The chief executive officer of DocuSign has resigned, according to an internal memo, signaling a leadership change for a well-funded tech company that is on the brink of an initial public offering.

Keith Krach, chairman and CEO of DocuSign, a San Francisco company that makes software to add legally compliant electronic signatures to documents, told employees in a memo the company would begin a search for his successor.

Krach cited DocuSign’s “incredible momentum” and valuation growth of more than 60 times during his tenure, according to the memo, which was sent to employees in the last day or two, as reasons for his departure.

“With the company on such solid footing, now is the perfect time to move forward with our succession plans,” Krach wrote.

Tech media site Re/code reported Krach’s resignation on Friday afternoon and posted the memo online. A person who works with Krach told Reuters the memo was authentic.

Krach became CEO four years ago and has been chairman for seven. Sources familiar with the company say Krach will continue to have a significant presence there. He will stay on as chairman for at least three more years.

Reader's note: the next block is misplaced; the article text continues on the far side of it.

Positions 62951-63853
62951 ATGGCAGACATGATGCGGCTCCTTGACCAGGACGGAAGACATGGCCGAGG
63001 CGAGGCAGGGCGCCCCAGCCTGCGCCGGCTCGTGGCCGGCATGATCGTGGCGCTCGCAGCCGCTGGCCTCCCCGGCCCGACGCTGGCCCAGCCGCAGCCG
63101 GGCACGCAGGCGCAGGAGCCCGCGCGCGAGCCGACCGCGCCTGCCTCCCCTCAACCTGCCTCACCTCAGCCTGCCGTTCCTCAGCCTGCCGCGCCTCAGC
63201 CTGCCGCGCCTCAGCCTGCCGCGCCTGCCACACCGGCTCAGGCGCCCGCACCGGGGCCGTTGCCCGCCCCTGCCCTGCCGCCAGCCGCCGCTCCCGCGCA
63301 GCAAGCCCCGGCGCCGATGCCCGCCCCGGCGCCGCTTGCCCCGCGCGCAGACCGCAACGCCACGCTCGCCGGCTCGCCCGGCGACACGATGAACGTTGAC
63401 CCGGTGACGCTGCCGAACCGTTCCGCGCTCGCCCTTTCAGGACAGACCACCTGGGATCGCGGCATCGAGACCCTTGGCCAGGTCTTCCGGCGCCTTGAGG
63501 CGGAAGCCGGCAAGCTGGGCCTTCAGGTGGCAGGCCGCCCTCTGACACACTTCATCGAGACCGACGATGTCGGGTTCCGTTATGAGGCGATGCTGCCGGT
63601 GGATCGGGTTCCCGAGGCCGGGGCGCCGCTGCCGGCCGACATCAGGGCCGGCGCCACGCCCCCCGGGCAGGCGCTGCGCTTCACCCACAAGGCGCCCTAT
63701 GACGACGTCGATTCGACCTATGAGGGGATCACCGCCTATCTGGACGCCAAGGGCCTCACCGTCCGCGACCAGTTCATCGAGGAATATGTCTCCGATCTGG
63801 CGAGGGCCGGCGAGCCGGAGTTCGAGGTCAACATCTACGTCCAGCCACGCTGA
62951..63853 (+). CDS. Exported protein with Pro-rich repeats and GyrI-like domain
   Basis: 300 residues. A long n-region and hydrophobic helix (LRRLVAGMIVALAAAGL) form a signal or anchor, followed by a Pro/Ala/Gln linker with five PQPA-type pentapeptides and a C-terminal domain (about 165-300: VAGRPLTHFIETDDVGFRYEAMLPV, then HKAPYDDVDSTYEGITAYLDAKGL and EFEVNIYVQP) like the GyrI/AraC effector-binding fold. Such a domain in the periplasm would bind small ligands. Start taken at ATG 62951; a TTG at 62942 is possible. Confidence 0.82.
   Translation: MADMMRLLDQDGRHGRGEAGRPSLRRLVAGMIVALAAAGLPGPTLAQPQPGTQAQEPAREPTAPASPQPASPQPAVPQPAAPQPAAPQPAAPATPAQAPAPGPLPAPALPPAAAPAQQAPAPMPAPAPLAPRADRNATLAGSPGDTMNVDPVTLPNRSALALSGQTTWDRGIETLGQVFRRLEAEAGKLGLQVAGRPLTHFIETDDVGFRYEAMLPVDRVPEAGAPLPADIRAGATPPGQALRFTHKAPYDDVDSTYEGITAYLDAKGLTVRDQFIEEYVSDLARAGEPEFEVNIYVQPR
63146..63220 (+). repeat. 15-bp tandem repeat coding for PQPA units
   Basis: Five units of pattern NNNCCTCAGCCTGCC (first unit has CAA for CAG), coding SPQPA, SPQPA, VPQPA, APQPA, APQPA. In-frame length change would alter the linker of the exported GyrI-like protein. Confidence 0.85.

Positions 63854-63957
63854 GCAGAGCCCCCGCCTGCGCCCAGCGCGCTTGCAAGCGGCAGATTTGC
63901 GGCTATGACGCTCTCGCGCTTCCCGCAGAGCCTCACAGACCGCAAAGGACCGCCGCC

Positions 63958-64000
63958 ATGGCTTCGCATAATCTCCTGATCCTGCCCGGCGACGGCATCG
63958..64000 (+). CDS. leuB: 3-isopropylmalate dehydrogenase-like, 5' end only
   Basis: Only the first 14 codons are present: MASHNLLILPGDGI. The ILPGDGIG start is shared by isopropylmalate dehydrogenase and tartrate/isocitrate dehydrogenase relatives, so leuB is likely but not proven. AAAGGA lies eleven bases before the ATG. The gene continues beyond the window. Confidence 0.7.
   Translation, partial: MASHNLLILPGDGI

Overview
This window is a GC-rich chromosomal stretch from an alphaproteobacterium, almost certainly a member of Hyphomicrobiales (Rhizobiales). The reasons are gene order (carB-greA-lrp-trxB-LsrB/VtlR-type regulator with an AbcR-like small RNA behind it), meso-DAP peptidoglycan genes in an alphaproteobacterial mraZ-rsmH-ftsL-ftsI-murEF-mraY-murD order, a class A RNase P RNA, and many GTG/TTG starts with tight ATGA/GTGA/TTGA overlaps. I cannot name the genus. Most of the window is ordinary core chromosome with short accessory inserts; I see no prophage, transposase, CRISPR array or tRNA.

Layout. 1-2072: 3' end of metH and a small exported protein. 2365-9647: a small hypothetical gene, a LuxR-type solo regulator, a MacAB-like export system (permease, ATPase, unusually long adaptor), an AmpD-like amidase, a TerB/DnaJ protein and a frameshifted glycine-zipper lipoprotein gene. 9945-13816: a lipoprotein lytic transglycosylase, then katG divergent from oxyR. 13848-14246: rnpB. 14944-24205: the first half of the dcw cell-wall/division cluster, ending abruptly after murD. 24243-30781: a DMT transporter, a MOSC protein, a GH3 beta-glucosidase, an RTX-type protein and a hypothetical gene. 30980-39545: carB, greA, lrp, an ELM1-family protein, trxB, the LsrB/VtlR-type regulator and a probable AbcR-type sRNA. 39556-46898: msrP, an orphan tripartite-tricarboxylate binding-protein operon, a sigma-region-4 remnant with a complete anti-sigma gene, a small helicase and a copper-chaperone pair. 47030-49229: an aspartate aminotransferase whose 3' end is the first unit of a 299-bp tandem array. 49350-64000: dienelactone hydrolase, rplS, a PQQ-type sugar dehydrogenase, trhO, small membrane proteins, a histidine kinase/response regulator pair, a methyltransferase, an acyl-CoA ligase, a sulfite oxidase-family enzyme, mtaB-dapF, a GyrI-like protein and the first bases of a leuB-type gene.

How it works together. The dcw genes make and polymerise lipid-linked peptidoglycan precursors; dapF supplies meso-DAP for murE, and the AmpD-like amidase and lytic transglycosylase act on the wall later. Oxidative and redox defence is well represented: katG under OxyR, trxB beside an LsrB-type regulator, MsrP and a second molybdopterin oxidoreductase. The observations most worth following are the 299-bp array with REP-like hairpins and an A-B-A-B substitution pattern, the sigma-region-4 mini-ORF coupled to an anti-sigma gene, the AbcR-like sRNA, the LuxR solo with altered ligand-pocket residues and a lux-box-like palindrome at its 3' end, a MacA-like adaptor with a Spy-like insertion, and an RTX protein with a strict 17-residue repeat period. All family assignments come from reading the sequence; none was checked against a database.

He is also one of DocuSign’s largest individual shareholders.

Krach will remain CEO until a replacement is named. A search has begun, and the board is looking at both internal and external candidates.

The next logical step for the company is an IPO, according to the source who asked not to be named because the plans are confidential.

DocuSign, valued at $3 billion, aims to replace one of the final paper-and-pen aspects of business transactions: the signature. It is available in more than 40 languages and about 188 countries.

DocuSign recently closed a Series F funding round that exceeded $300 million and now has well over $500 million in financing.

(Editing by Ken Wills)

This entry passed through the Full-Text RSS service – if this is your content and you’re reading it on someone else’s site, please read the FAQ at fivefilters.org/content-only/faq.php#publishers.

Related Posts

Facebook Comments

Return to Top ▲Return to Top ▲